How accurate are your favourite mob movies? We asked a real-life mafia boss

Reformed mobster Michael Franzese rates 'The Godfather Part 2', 'The Departed', 'Donnie Brasco' and more

Michael Franzese chose to walk away from the mob. Unusually, he wasn’t vanished into the FBI’s witness protection programme after turning snitch. Nor was the ex-mafioso clipped one morning going to his car. Born into the world of crime, his father an underboss for the Colombo crime family, Franzese was sworn in as a “made man” – to quote gangster lingo – in the mid-’70s.

Involved in all kinds of money-making capers, including defrauding the government of millions in tax via a gasoline scam, his life became an endless succession of legal entanglements followed by stretches in the big house. Then… he quit, renouncing his former life and becoming a motivational speaker and author.

All of which makes Franzese the perfect guy to talk gangster flicks. Which movies did their homework – and which offer a load of overblown baloney? Here’s his verdict on some iconic scenes.

‘The Many Streets of Newark’ – street shootout


David Chase’s 2021 Sopranos prequel focuses on the life and demise of Dickie Moltisanti (Alessandro Nivola), Christopher Moltisanti’s father, a man often namechecked in the legendary TV series. In this scene from the film, an intense shootout unfolds on a street at night, with several bodies dropping in the process.

How realistic is the scene? “It’s highly exaggerated, the shootout in the street. You know, normally, you scoped somebody out. You’re watching them, and it’ll be a one-shot [thing]. They’re not even prepared for that, you know. They just walked into a trap. I’ve never experienced a shootout in the street. And I didn’t have to carry a gun on me every day to make sure that I protected myself, it didn’t get to that extent.”

‘The Godfather Part 2’ – Fredo’s betrayal

Fredo Corleone (John Cazale) is a guy with middle child syndrome. He’s desperate to prove himself to the family, but he’s overlooked and in his eyes, treated with disrespect. Nobody takes him seriously and it’s gnawed at his soul. Fredo admits to Michael that he’s sick of being the family joke and has betrayed him.

How realistic is the scene? “Unfortunately, betrayal happens all too often in our life. When the government started to use the racketeering laws, the sentences were so severe that a lot of guys turned informants, because they didn’t want to go to prison for that length of time. So betrayal became all too common among many of the guys.

“As far as sibling rivalry, I didn’t experience much of that. I don’t think it’s any different in the mob than it might be on the street or in corporate America. I had a brother, and unfortunately he had a severe drug problem for most of his life. So I think, at times, he probably was jealous of my position versus his position. But you know, that’s just a normal sibling rivalry that you would have anywhere else.”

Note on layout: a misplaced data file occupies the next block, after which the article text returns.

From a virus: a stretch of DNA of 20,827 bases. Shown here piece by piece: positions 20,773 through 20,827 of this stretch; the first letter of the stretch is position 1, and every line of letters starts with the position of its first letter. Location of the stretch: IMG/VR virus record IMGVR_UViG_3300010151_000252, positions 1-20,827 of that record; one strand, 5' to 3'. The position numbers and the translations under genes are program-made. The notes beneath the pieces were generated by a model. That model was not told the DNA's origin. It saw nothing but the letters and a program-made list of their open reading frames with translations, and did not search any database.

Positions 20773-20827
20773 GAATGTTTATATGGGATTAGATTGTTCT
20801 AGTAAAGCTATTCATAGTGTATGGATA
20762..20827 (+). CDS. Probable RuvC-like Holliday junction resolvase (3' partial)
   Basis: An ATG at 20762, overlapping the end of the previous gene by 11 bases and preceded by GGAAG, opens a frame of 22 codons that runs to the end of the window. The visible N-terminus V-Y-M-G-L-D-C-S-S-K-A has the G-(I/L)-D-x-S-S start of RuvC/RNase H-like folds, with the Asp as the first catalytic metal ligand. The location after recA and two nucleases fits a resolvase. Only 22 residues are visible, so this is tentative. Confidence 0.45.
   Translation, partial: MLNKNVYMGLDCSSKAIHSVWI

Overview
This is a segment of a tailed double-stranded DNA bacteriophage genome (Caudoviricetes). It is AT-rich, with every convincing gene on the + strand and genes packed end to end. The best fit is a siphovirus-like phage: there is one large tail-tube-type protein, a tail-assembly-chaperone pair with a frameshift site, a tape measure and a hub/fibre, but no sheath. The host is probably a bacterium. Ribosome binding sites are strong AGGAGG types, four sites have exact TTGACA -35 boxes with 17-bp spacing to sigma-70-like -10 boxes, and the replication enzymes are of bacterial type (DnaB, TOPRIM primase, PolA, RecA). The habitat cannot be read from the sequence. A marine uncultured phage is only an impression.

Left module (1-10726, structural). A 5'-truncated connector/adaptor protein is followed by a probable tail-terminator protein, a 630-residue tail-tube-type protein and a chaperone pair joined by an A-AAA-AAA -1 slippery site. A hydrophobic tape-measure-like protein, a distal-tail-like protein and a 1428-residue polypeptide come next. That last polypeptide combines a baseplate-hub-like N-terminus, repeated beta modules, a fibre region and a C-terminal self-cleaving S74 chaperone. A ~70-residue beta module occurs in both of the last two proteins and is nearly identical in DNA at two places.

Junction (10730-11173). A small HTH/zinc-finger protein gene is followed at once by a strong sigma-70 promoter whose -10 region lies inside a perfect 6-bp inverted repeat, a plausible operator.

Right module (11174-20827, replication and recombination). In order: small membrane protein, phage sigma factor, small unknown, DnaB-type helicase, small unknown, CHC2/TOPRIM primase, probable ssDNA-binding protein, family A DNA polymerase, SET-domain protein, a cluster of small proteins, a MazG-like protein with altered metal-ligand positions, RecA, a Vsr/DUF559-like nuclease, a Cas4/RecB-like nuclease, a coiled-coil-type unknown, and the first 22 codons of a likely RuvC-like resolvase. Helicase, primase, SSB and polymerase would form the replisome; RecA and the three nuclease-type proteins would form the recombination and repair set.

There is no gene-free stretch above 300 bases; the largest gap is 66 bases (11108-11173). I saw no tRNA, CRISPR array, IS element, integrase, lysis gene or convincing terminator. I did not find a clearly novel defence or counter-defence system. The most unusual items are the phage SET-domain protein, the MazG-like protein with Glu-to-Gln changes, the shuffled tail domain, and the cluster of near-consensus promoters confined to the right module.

‘Gotti’ – charismatic leaders

Mob films are jam-packed with larger-than-life bosses and capos. In this 1996 HBO production starring Armand Assante, who won an Emmy for his riveting performance, the notorious Gambino family boss is portrayed as a man with the gift of the gab, full of charisma and well-liked by his crew.


How realistic is the scene? “John Gotti was a larger-than-life character on the street, no doubt, the way he carried himself. And this is not a good thing. Don’t get me wrong, it’s eventually what’s going to bring you down. It’s going to bring a lot of heat on the life. My dad to an extent was larger-than-life, because of the amount of media attention and law enforcement attention that he got.

“Carlo Gambino, who was at one time the most powerful guy in all of the New York families, was very low-key. He didn’t want to be noticed, he did it the right way. He was an old-timer. You know, Frank Costello, who was the boss at one time of the Genovese family and very well connected politically, he was larger-than-life. But with these larger-than-life guys, it’s just that’s the attention that they draw. I think John Gotti might have wanted it, but the others didn’t. It just happened to them.”

‘Casino’ – when bosses end up in court

In Martin Scorsese’s Casino (1995), when the Vegas bosses have their backs to the wall and court cases mount up, it’s time to clean house and execute any real – or potential – threats. Cue one of the director’s renowned music and voiceover montage sequences, where the hitmen get busy.